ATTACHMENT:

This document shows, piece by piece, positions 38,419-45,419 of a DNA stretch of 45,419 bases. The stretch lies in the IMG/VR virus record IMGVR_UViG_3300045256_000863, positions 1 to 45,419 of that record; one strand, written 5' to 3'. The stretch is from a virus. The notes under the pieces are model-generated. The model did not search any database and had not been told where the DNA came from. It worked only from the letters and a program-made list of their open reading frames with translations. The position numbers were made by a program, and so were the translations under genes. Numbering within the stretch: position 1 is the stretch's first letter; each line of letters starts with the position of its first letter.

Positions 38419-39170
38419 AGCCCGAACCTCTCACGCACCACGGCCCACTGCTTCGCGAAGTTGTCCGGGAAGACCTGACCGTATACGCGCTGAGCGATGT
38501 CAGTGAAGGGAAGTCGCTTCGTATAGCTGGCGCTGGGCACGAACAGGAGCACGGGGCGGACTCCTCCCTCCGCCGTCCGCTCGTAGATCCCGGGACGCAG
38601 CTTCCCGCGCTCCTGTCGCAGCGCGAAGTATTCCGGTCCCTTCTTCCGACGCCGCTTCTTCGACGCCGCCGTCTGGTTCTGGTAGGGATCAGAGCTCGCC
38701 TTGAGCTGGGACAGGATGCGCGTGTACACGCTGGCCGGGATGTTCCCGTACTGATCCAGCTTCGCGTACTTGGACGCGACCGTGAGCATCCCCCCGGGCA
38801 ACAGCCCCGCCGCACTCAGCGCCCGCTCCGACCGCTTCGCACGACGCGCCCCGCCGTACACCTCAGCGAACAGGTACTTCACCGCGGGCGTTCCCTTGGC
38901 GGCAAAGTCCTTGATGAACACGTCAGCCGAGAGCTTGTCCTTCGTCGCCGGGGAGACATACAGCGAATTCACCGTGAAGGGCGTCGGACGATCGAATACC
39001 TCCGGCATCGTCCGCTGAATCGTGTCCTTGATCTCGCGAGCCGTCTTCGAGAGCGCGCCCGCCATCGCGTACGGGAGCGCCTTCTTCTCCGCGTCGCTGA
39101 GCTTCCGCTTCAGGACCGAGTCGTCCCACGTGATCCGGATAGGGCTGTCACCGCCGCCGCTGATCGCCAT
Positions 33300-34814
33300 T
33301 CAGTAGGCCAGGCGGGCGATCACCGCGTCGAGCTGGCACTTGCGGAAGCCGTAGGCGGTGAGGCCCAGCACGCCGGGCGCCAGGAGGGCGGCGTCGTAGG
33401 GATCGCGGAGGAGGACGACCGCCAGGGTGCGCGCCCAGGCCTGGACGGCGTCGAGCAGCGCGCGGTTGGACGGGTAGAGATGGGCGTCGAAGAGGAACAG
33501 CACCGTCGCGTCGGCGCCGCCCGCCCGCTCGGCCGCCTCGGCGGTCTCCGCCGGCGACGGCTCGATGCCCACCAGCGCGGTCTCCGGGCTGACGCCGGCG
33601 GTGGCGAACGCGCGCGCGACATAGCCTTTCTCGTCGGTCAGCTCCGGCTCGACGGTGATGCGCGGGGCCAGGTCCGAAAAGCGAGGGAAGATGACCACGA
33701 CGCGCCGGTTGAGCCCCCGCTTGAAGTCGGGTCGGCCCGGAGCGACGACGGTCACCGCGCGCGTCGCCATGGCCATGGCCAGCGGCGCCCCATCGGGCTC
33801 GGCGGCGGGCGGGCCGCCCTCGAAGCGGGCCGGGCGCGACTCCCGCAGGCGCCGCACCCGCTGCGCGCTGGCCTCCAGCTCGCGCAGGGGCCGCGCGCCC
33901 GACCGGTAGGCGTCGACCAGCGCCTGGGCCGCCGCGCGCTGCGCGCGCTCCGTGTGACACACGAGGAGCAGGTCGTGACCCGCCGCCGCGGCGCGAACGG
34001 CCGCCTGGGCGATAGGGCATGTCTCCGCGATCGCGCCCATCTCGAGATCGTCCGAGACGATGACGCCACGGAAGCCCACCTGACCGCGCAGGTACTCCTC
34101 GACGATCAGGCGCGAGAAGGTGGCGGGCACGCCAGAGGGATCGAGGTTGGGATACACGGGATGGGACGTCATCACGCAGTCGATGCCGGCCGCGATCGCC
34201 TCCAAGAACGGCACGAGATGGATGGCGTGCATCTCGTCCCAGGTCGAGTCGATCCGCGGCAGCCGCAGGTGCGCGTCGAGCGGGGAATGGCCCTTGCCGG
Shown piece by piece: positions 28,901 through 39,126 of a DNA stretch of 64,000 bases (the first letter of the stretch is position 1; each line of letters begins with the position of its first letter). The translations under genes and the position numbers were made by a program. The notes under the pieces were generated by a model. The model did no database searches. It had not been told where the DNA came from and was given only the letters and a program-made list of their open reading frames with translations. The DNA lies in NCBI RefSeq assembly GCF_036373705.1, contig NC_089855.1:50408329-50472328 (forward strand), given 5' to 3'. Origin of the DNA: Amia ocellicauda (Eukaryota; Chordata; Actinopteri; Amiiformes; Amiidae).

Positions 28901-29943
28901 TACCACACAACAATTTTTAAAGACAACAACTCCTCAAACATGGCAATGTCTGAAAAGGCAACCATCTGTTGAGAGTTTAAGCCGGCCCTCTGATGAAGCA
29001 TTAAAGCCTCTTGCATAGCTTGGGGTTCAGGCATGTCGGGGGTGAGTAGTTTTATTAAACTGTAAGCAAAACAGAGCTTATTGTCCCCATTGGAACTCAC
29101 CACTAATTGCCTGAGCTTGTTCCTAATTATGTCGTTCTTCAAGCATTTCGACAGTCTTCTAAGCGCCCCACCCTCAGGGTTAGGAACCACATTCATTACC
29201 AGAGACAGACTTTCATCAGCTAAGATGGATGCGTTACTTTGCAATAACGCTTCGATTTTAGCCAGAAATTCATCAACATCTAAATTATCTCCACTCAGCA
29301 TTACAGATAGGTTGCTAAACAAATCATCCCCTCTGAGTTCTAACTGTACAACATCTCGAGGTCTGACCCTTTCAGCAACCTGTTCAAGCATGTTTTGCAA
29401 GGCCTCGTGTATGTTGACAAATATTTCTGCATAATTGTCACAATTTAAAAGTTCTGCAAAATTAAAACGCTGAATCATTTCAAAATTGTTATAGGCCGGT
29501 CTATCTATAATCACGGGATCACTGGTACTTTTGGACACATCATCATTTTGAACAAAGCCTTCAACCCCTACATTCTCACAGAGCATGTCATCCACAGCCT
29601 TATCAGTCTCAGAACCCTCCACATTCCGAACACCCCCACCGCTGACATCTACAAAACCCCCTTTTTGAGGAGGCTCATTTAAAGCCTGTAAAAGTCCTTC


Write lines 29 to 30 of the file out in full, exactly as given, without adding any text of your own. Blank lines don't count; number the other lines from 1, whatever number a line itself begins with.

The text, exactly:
29301 TTACAGATAGGTTGCTAAACAAATCATCCCCTCTGAGTTCTAACTGTACAACATCTCGAGGTCTGACCCTTTCAGCAACCTGTTCAAGCATGTTTTGCAA
29401 GGCCTCGTGTATGTTGACAAATATTTCTGCATAATTGTCACAATTTAAAAGTTCTGCAAAATTAAAACGCTGAATCATTTCAAAATTGTTATAGGCCGGT